Incident raises question of racism

Witnesses ask why focus was on Indian youth


Editor's note: Names were eliminated from this story to avoid possible reprisals.
By Jean Roach
Today correspondent


RAPID CITY, S.D. A Lakota Homes youth alleges he was attacked by racially driven teen-agers which escalated into racial clash which triggered what area residents perceive as a stereotypical police investigation of the Indian families involved.

In mid-January, a 17-year-old Lakota youth was inches away from being hit by a car driven by non-Indian teens who were yelling racial slurs. In response to the racial attack, the victim and his neighbors chased the car to a local convenience store.

Two fleeing teens ran into the store where they told clerks shots were fired at them by the victim's or his neighbors. No one else reported hearing any gunshots in the area.

Family members claim the Rapid City Police Department targeted its investigation on the Indian victims instead of the white teens by avoiding the attempted hit and run issue and focusing on a possible attempted murder.

The victim's mother said her son and his friends were treated like the criminals by the police. They searched my son, put him in the back of a police car and then a male police officer searched me and put me in back of a police car, she said. My son is the one who was almost hit by the car and then they try to say he had a gun.

The victim's mother said there was no evidence of any weapon or one being fired and it was the white boys' word over the victim's. At the police station, the mother said detectives told her they were interviewing the victims. It was after the white boys' stories conflicted that they realized her son was the victim she said.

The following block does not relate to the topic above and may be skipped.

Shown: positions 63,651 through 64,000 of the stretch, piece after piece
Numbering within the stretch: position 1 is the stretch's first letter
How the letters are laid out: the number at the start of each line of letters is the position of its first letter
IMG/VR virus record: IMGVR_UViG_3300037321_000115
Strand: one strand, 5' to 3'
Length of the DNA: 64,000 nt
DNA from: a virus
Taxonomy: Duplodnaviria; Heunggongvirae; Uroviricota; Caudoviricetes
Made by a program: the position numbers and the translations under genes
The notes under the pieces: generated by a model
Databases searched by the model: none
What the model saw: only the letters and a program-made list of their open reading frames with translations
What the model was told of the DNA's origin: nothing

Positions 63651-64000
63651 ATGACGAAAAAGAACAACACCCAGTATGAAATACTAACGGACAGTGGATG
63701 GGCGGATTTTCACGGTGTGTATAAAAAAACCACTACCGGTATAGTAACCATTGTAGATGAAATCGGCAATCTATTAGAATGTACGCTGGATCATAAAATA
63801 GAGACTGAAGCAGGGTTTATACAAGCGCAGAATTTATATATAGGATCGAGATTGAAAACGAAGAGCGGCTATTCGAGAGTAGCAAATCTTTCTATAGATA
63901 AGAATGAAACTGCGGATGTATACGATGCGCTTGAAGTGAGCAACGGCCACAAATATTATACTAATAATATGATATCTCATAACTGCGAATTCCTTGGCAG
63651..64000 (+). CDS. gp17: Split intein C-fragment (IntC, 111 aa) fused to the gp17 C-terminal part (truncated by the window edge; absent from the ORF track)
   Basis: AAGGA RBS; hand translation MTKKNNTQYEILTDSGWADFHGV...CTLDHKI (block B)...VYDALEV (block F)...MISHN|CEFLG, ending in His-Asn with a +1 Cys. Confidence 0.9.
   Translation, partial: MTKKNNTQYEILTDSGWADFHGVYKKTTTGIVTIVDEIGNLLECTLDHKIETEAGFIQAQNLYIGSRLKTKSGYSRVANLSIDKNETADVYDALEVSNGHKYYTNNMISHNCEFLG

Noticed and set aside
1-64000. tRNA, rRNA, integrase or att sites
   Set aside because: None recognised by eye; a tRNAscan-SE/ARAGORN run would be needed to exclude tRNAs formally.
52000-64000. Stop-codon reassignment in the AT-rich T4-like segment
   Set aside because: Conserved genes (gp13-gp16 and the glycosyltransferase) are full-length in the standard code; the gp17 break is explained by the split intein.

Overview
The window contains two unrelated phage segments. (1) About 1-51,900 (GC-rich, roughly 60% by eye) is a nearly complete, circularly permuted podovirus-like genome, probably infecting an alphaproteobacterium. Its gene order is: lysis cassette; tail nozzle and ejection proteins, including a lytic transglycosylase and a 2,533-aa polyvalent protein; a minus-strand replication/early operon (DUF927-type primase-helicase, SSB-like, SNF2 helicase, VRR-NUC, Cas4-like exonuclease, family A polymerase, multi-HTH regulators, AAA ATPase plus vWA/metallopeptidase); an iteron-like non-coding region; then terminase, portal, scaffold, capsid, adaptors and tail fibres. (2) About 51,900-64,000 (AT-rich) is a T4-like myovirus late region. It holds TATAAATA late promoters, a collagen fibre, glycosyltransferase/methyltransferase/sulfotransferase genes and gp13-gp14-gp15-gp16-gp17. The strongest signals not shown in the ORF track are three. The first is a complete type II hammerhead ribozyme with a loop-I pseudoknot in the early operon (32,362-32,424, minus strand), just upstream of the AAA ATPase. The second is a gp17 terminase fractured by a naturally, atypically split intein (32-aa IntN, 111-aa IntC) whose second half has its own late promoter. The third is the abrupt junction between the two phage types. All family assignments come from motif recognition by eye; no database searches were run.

I told them I wanted to press charges on the boys who tried to run my son over, and the detectives just ignored me. She has contacted an attorney in her effort to resolve what she views as an attack on her son.

Police Capt. Craig Tieszen said the case is under investigation, but added, the (white) kids were basically picking a fight. He said that during any early investigation everyone is a suspect and treated as such until things are sorted out. At the time, both sides were pointing at each other.

Tieszen said he never heard any reports of females being searched by male officers. He said generally officers try to do same-sex searches, but he added officers are authorized to perform any search to promote safety.

An aunt of the victim was called at work by Rapid City Police Officer Fred Eisenbraun, the Cop on the Block for the Lakota Homes Community. He asked her to return home because there had been an incident at her house. When she got home an officer told her stop and stand by her car.

They (officers) entered my home with their weapons drawn. No search warrant was presented and she said the police never asked her permission to enter her home.

Tieszen said there was no search warrant, but added he thought a woman gave the officers permission to enter the home though he wasn't there at the time.

Her 18-year-old daughter said she and a male friend were in the basement when police came down with their guns pulled out on them and asked where the gun was. Officers continued to search for suspects or guns after they searched her companion who was taken to the police department for questioning.

As mother and daughter stood by the door waiting for the officers to complete the search, they shared a cigarette. An unidentified officer snatched the cigarette from the daughter's hand and threw it to the ground. He threatened the mother with contributing to the delinquency of a minor charges, but the mother explained that her daughter was 18. She said another officer tried to justify the allegation by stating, tensions are high, tensions are high.